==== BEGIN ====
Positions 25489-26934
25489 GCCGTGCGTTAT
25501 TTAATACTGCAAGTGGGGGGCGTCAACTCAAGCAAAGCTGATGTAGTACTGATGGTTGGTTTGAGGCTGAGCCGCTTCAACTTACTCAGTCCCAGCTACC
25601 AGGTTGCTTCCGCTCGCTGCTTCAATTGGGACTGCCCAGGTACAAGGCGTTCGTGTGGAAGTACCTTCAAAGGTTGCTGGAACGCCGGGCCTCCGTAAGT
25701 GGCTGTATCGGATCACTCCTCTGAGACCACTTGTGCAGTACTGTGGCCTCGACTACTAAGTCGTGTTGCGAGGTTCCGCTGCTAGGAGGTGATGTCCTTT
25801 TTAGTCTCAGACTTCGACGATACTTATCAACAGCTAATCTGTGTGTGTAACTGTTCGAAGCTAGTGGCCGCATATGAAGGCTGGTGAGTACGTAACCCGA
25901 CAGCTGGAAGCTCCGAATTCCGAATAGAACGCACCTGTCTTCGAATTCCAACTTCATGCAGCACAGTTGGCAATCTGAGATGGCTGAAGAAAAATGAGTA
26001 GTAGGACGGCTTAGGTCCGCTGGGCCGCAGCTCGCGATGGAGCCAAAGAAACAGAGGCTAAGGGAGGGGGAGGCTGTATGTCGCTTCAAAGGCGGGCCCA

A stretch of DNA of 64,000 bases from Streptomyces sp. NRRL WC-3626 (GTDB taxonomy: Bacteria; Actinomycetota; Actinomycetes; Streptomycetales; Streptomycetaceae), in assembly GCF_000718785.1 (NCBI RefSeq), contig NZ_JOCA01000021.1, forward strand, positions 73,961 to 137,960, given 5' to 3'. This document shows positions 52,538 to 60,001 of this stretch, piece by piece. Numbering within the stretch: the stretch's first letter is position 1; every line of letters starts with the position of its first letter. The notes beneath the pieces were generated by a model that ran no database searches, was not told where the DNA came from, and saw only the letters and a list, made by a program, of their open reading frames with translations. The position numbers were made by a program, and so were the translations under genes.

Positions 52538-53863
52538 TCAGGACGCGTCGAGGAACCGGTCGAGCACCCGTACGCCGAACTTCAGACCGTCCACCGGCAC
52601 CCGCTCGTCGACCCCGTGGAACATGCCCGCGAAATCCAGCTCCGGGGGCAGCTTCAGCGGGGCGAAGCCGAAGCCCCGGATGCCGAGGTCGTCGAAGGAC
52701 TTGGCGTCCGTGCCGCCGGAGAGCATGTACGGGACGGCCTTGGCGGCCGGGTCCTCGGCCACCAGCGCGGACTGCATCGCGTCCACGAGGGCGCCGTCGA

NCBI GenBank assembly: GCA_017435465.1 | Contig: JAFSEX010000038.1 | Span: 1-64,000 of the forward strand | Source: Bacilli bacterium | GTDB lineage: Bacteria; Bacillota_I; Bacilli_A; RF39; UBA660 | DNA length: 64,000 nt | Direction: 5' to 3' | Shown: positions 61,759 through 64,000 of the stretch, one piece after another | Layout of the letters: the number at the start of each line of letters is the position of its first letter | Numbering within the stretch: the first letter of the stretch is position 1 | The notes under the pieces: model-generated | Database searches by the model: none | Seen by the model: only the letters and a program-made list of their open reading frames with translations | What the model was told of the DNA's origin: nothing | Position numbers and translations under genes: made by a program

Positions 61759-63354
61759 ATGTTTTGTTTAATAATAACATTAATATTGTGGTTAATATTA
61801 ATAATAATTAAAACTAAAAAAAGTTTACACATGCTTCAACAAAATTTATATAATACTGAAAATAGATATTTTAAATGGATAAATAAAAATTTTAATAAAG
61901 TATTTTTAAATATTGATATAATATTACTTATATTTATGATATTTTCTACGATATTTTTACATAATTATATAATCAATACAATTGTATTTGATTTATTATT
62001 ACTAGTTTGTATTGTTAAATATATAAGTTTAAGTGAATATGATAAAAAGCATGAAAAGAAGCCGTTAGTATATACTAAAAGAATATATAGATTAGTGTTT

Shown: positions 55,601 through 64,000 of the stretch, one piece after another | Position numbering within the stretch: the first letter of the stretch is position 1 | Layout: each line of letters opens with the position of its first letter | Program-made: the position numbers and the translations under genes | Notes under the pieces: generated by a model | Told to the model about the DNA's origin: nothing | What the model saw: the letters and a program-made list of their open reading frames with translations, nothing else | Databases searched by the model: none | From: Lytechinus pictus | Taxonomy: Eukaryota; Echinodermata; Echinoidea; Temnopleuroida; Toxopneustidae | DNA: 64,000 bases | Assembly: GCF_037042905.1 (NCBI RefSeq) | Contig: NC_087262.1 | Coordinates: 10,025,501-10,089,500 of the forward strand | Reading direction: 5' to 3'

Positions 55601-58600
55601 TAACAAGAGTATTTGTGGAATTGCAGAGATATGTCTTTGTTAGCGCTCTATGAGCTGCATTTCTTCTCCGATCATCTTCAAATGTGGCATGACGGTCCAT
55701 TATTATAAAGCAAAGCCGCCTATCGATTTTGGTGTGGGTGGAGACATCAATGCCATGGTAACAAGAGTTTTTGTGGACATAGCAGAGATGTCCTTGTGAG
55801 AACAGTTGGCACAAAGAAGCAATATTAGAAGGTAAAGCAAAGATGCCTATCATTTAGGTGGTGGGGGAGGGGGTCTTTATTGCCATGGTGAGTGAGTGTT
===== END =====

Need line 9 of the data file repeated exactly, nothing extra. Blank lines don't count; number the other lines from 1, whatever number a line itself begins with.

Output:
A stretch of DNA of 64,000 bases from Streptomyces sp. NRRL WC-3626 (GTDB taxonomy: Bacteria; Actinomycetota; Actinomycetes; Streptomycetales; Streptomycetaceae), in assembly GCF_000718785.1 (NCBI RefSeq), contig NZ_JOCA01000021.1, forward strand, positions 73,961 to 137,960, given 5' to 3'. This document shows positions 52,538 to 60,001 of this stretch, piece by piece. Numbering within the stretch: the stretch's first letter is position 1; every line of letters starts with the position of its first letter. The notes beneath the pieces were generated by a model that ran no database searches, was not told where the DNA came from, and saw only the letters and a list, made by a program, of their open reading frames with translations. The position numbers were made by a program, and so were the translations under genes.